Oude Kerk

The Oude Kerk (The Old Church in English) was built in 1302 and is the city's oldest building. Established at the beginning of the thirteenth century, the chapel was first made of wood. It was then renovated and built of stone. Consecrated in 1306, it has become the city's most important Gothic church. 

In the center of the Red Light District

Surprisingly, the Oude Kerk is located in the heart of the Red Light District. The edifice is surrounded by bright red lights and numerous women behind their windows. The contrast of these two elements manifests how liberal, but religious the Dutch population is.

Inside the Oude Kerk

The interior of Oude Kerk was stripped of all its decoration in the late sixteenth century after the Alteratie (take over of Amsterdam by the Protestants). Before this date, the Oude Kerk had been a Roman Catholic church. The church was raided on several occasions, destroying most of the temple’s decoration, including paintings and statues.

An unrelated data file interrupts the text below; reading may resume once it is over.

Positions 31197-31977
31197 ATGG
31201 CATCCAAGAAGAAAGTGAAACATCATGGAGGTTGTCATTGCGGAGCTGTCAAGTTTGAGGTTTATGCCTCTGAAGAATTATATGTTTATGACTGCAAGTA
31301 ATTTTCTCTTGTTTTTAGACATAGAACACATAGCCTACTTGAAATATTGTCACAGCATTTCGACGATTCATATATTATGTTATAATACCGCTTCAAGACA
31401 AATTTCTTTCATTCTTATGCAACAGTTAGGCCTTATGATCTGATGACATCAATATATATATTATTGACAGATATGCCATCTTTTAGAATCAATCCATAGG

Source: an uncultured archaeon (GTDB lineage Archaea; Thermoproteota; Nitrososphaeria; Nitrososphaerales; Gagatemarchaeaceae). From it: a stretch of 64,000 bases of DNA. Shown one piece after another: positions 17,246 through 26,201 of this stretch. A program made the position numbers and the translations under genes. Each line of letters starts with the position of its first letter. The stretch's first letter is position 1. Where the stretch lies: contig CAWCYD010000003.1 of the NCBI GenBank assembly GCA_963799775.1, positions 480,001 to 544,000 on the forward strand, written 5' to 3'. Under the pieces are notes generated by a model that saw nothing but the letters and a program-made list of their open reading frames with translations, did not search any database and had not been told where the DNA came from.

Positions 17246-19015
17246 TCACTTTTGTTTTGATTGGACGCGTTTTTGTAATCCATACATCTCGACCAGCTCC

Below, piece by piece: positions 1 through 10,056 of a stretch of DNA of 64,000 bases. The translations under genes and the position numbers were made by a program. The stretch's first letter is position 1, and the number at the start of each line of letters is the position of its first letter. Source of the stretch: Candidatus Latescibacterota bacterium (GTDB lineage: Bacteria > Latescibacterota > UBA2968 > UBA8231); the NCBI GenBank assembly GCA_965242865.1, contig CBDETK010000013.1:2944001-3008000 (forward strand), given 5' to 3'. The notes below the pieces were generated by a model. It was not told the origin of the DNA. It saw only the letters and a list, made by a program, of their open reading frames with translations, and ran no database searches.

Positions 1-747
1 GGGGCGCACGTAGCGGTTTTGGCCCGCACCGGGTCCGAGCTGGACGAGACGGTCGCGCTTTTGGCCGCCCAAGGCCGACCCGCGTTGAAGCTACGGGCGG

Some of the most beautiful parts of the temple include an enormous vaulted wooden ceiling that still conserves paintings from the fifteenth century, striking intact stained-glass windows, and its four-pipe organ, which stands out compared to the bare decoration.

An alluring temple

Due to its curious location, its convoluted history and bare decoration, the Oude Kerk is Amsterdam’s most magnificent church.  


Monday to Saturday: 10am - 6pm
Sundays: 1pm - 5:30pm.
Closed: 25 December, 27 April. 


Adults: 10 (US$ 10.80)
Students, seniors over 65 years old: 5 (US$ 5.40)
Children under 13: free admission


Tram: Dam, lines 4, 9, 16, 24 and 25.